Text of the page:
Cherie Currie thought she was getting her big break, but she ended up in the middle of a nightmare.
Cherie Currie’s life changed when she was 15 years old.
Unlike most 15-year-old girls in 1975, who were busy beginning high school and finding dates for the homecoming dance, Cherie Currie was unbothered by the mundane high school lifestyle. She was more interested in making a scene.
Before she was even old enough to drive, Currie was driving America crazy as one of the lead singers of the all-girl rock band “The Runaways.” But, within just a few short years, she’d realize that the bright lights of her newfound fame didn’t do much to cover the rock industry’s dark side.
Joining The Runaways
When looking at Cherie Currie’s long-winded career, it’s hard to imagine that it almost didn’t happen.
A year before the band took off, Joan Jett, the leader of the Runaways, was introduced to future manager Kim Fowley at an Alice Cooper afterparty, who took a chance on her unconventional idea of an all-female band. While looking for lady rockers to join her group, she approached not Cherie but Marie Currie, Cherie’s identical twin, to be a lead singer.
Cherie only got the gig when Marie turned it down. Looking back, she says today, she had no idea what taking the job would hold.
For the next two years, the increasingly precocious teenagers would travel the country on tour, spend hours upon hours in the recording studio, and be paid almost nothing for their time or effort.
“We just never had a break,” Currie recalls of her time in the band with Jett, Lita Ford, Sandy West, and Jackie Fox. “Either we were touring, rehearsing or in the studio, and we were making no money at all. They were making a lot of money off of us.”
If the grueling, thankless schedule wasn’t too much for the young women to handle, the treatment they endured at the hands of their management was. Currie describes the management’s behavior as abuse in the name of “toughening them up” but ask anyone else and it just reads like flat-out abuse.
Kim Fowley allegedly used to throw jars of peanut butter at the girls during rehearsals to prepare them for the rough audiences they were bound to encounter. He would also verbally abuse them and pit the once friendly and united girls against each other.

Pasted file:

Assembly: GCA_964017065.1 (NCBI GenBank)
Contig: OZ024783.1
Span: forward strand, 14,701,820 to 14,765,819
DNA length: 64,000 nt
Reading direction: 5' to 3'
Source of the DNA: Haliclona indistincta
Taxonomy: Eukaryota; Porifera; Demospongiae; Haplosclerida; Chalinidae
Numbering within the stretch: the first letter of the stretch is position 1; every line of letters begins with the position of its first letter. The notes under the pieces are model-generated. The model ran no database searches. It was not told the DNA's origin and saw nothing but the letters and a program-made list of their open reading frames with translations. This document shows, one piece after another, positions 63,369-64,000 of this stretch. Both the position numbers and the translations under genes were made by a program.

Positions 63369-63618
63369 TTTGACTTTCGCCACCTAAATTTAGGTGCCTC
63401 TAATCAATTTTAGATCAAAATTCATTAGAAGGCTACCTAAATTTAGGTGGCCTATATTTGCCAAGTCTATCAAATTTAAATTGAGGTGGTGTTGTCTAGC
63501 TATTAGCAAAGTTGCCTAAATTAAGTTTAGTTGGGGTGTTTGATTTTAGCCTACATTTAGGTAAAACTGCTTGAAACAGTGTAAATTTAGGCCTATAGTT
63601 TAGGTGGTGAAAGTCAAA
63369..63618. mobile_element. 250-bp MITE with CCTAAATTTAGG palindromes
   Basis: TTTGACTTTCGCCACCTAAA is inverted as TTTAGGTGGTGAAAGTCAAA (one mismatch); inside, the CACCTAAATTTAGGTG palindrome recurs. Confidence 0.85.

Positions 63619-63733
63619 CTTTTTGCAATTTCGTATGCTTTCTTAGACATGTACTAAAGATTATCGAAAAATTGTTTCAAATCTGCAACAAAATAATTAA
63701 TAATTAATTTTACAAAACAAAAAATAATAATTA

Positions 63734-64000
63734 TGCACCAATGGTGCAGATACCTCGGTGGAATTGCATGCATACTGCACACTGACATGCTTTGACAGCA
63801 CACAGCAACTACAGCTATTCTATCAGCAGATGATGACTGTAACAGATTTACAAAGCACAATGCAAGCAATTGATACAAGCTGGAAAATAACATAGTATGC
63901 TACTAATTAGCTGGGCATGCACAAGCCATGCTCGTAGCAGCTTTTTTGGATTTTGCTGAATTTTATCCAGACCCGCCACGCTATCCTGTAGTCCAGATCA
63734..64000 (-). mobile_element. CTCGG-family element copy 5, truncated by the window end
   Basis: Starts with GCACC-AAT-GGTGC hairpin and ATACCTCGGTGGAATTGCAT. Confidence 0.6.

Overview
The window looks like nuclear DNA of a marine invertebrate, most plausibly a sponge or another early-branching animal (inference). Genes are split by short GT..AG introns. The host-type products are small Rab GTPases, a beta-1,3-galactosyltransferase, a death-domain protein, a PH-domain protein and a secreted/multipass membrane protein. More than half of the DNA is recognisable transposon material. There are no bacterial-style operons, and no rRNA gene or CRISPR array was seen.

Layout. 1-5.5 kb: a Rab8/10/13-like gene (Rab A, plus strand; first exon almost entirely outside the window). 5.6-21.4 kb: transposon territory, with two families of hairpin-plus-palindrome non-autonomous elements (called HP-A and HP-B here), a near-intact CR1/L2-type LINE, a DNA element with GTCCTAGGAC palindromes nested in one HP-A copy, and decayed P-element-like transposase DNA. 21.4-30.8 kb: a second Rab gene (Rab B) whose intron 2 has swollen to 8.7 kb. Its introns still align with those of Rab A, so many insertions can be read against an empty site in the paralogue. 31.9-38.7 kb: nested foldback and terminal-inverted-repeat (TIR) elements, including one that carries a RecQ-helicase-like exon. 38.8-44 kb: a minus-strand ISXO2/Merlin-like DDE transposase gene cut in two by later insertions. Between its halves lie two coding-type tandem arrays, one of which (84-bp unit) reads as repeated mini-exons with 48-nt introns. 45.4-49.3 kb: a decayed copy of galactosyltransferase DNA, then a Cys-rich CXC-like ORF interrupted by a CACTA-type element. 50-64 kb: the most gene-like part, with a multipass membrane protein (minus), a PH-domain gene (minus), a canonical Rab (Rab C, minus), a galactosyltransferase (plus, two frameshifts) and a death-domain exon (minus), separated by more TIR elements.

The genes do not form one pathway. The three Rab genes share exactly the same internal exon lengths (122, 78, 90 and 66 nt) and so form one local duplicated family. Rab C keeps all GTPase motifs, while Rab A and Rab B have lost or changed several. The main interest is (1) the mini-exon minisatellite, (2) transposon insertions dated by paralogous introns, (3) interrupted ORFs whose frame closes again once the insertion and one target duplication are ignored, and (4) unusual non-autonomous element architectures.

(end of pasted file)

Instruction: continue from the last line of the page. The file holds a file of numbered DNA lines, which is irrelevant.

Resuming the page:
“We got such abuse on a daily basis,” Currie said. “They were trying to harden us to the reality of the rock’n’roll world but how could we possibly know this wasn’t the way it was supposed to be?”
Cherie Currie Leaves The Runaways
Eventually, Currie realized that it wasn’t the way it was supposed to be. She had only been with the Runaways for two years, but she was already addicted to cocaine and quaaludes, had gotten pregnant by one of her managers, and was fed up with Fowley’s treatment.
Eventually, she broke off from the band, convinced by Fowley that Jett wanted her out. She later realized how horribly mistaken she was about this.
“There was so much conflict over the attention paid to me as the lead singer,” she recalled later. “Joan was very upset and hurt but I really thought these girls wanted me out. It was a lack of communication.”
As for if she regrets it or not, she has just one answer.
Ater effectively running away from the Runaways, Currie attempted a solo career then a career as a duo with her twin sister. From there she tried her hand at acting, appearing alongside Jodie Foster in Foxes and cameoing in the spoofy “rockumentary” This Is Spinal Tap.
Eventually, she realized her interest in drugs had gone from habit to problem and decided to turn her life around. She took a job at North Hollywood’s Coldwater Canyon hospital, working as a tech in the drug and psych wards. Before long she’d become a drug and alcohol counselor herself and was using her experiences to get people like her through their dark times.
“I was only 25 and a lot of these kids were the age I was when I was in the Runaways when I was introduced to drugs, so it was a good fit for me,” she said.
From there she published a book, a memoir titled Neon Angel that chronicles her wild ride through the Runaways in her own words. She wrote the book for teenagers originally, hoping they’d use it as a “what not to do” manual, but it soon blossomed into a darkly detailed account of a teenage girl’s trauma.
It has since been turned into a docu-drama titled after the band, The Runaways.
Currie claims that writing the book allowed her to set herself free from the trauma of her past and work through her issues. Most surprisingly, she now talks frequently with Joan Jett whom she made up with decades after leaving the band.
Today, Cherie Currie continues to counsel young people through their addictions, using her unusual and unique anecdotes as encouragement. When she’s not counseling kids, she’s spending time with her son, and using her free time to create chainsaw art out of fallen logs.
As for her past in the Runaways and beyond, she claims she has some regrets, but for the most part, she knows getting out was ultimately the right move.
“For me,” she said, “it was the end of a nightmare.”
Next, check out these rock groupies who changed rock and roll music. Then, read about Sable Starr, the frighteningly underage 1970s “Groupie Queen.”